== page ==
An ongoing major restructuring at the Bank of Uganda (BoU) has sparked unease, with some insiders claiming position merger and demotion recommendations appear targeted to purge loyalists of former Governor Tumusiime Mutebile.
The Central Bank’s spokesperson, Ms Charity Mugumya, withheld comments on the exercise that she said was still “ongoing”.
“Communication will be made to the relevant stakeholders when the exercise is complete,” she said in response to our inquiries.
The overhaul officially aims to meet requirements in legislation, align staff workload and administrative structures to a modernising Central Bank.
Initial conversations about the shake-up were started under Mutebile’s tenure, but actual exercise commenced when KPMG audit firm was contracted and started work on June 20, 2022 to February 10, 2023
Costing Shs1.4b, the Organisational Structure Review (OSR) exercise was to produce an organogram aligned to the bank’s strategy, rationalise staffing, and costs to drive up productivity and operational efficiency.
Highly-placed sources said trouble started when the bank’s top management – including executive directors who constitute the executive committee or excom – were excluded from having an input in the restructuring allegedly on the guidance by the Deputy Governor, Mr Michael Atingi-Ego, on grounds that they would be conflicted.
One official, speaking on condition that they are not named, said side-stepping senior officials responsible for the day-to-day running of the bank, who also carry institutional memory, red-flagged a bias.
There is a secondary problem, however; of concentration of power in Mr Atingi-Ego’s hands that his internal critics accuse him of misusing to purge out Mutebile loyalists and build his own power base.
The genesis is legal, but it has been illuminated by President Museveni not appointing a substantive Governor for BoU since Mutebile died fourteen months ago.
Mr Atingi-Ego, a widely experienced economist who has worked with international financial institutions, was named Deputy Governor on March 29, 2020, and was designated acting governor when the substantive holder of the office passed on, on January 23, 2022.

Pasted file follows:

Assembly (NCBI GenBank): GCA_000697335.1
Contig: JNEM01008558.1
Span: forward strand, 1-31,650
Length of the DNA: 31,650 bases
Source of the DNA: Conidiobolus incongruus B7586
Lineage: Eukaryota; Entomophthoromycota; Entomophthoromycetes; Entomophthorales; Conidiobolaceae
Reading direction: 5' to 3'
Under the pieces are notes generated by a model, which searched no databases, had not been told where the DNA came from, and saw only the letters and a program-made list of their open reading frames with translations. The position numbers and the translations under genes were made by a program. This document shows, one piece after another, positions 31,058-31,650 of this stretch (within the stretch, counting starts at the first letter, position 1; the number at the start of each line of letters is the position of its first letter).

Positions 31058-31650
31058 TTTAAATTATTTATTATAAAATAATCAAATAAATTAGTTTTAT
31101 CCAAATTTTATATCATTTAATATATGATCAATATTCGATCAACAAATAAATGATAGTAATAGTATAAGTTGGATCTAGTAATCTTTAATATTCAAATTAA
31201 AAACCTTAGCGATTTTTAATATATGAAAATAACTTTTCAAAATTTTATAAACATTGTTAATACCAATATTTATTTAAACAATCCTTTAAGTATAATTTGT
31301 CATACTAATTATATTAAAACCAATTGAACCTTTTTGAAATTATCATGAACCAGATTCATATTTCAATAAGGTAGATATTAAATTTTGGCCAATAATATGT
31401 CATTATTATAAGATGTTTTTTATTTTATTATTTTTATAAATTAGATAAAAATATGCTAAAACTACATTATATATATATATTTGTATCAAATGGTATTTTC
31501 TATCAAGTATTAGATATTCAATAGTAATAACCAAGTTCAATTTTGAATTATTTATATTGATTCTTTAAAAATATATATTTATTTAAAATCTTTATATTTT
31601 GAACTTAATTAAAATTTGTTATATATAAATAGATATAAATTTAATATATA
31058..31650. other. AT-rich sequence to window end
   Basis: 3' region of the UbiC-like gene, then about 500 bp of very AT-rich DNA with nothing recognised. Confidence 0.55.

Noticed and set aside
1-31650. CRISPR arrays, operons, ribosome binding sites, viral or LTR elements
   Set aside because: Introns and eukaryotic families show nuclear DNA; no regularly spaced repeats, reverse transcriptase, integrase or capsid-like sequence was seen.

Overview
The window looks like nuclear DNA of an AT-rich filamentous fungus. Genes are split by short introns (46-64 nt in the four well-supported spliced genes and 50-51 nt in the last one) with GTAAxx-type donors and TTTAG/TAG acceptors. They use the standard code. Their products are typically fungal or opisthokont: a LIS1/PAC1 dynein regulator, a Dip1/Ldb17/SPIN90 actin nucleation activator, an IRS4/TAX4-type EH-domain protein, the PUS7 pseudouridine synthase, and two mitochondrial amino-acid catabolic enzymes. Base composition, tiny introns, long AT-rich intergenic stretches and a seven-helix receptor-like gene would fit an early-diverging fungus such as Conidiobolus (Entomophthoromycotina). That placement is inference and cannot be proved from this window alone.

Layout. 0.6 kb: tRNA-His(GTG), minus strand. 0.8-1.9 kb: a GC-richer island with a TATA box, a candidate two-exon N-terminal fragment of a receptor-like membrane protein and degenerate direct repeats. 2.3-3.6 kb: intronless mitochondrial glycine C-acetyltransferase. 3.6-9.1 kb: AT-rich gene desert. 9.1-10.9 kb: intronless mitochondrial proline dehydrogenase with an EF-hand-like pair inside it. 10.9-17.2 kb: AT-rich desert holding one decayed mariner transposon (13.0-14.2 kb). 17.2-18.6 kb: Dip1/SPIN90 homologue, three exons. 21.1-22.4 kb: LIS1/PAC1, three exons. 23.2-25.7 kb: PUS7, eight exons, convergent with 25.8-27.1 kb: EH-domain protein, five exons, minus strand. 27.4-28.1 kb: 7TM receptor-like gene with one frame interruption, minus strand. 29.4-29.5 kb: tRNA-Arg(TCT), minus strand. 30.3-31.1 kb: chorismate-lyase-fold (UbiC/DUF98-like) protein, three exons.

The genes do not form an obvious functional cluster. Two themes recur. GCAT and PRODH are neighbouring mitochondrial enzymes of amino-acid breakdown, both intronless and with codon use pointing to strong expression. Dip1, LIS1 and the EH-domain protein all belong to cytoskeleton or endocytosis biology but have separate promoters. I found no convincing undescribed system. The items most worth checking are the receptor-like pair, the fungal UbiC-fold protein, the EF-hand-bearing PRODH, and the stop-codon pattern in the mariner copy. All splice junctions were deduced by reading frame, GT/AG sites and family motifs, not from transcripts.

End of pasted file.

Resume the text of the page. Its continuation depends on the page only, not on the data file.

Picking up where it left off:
The law establishing the Central Bank provides that the Governor, who is the administrative head of the Central Bank, doubles as chair of its Board, which is the institution’s highest policy organ and overseer of general management.
With Mutebile dead, and no replacement named, Mr Atingi-Ego has, thanks to the law, found himself the acting BoU Governor and stand-in Board chairperson, the substantive Deputy Governor, and substantive Central Bank Board Vice Chairperson.
The Bank of Uganda Act designates the Secretary to Treasury as another permanent Board member alongside four to six other members appointed on a renewal four-year term by the Finance minister.
Insiders now argue that the trouble the current law has created is that Mr Atingi-Ego is superintending ongoing structural and management changes on the one side and overseeing their approval by a Board he chairs.
Under Section 4 of the Bank of Uganda Act, the institution’s core mandates include formulating and implementing policies to achieve monetary and financial stability.
To effect this, the law installs the Board as the apex authority, the Governor and Deputy as top administrators and supervising executive directors who in turn are in charge of multiple departments run by directors.
There are also divisions, which fall under departments, and overseen by deputy directors or assistant executive directors. It’s these administrative structures, prescribed under sections 27 and 28 of the BoU Act, that insiders allege are being dismantled in a suspicious manner through a restructuring set to take effect at the start of the next financial year on July 1, 2023.
For a start, a special team dubbed the “OSR Steering Committee” was constituted to work with KPMG consultants for effective delivery of intended exercise objectives.
As staff grappled with question regarding composition of the steering committee, the list was presented to and unanimously approved by BoU board chaired by the deputy governor.
“The steering committee is chaired by the Deputy Governor to work with consultants and present a report to the Board chaired by the same person!” said one official, calling into question the logic of the relevant BoU Act provision.
Soon, changes were made to the composition of the steering committee, deemed as “conflicted”, with an ad hoc committee constitute still under Mr Atingi-Ego’s chairmanship. This time, Mr Chemonges was the only member of the original steering committee tapped alongside Mr Atingi-Ego to work with KPMG consultants on the restructuring plan.